The case involves more than $5 million set aside for private schools by the Republican-controlled Legislature in 2016-19 when Rick Snyder was governor. The dispute centers on part of the Michigan Constitution, which says “no public monies or property” can be used to “aid or maintain” private schools.
A judge blocked the spending. But the state appeals court in 2018 said tax dollars can go to the schools to comply with dozens of state mandates related to the health and safety of students, from pesticides to playground equipment.
The Michigan Supreme Court in Lansing
Phillip DeRosier, an attorney for groups representing school boards and public school leaders, said the appeals court got it wrong.
“I don’t think there’s any way to respect the constitutional text and not reverse here. ... Aid is to give assistance. Maintain is to support or provide for,” said DeRosier, who asked the Supreme Court to overturn the decision.
There weren’t many questions from the seven justices, despite taking a high stakes case that involves the constitution.
When Bill Schuette, a Republican, was attorney general, his office defended the spending during earlier stages of the litigation. But the state’s position has shifted under Dana Nessel, a Democrat, who was elected in 2018.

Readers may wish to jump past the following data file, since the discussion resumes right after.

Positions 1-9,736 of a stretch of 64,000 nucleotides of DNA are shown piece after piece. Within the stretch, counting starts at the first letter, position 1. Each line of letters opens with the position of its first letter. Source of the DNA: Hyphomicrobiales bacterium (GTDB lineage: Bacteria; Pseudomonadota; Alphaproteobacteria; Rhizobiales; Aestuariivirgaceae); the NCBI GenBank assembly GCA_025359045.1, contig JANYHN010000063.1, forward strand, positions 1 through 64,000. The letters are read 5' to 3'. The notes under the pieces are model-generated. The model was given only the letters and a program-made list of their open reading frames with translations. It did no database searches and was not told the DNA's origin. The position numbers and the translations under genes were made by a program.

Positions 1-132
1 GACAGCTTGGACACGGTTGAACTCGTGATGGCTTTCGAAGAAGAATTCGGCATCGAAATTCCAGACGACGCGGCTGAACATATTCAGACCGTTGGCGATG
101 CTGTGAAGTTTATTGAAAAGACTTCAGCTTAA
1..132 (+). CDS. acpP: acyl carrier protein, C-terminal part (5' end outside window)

Deputy Solicitor General Eric Restuccia, representing state officials, said the Supreme Court should allow reimbursement only for transportation-related costs. Nessel, meanwhile, said the entire provision should be declared unconstitutional.
“The people of the state have spoken clearly about not wanting public funds to be directed toward nonpublic schools. Their voice must be heard and protected,” Nessel said in her own court filing.
The job of defending the spending fell to lawyers for the Michigan Catholic Conference, the Michigan Association of Non-Public Schools and a Catholic school in Grand Rapids.
John Bursch urged the court to throw out the ban on public aid for private schools, which was approved by voters in 1970. He said it was an illegal strike at faith-based schools that currently have more than 100,000 students.
“This is a religious gerrymander. ... The intent was to discriminate against religious schools,” Bursch said.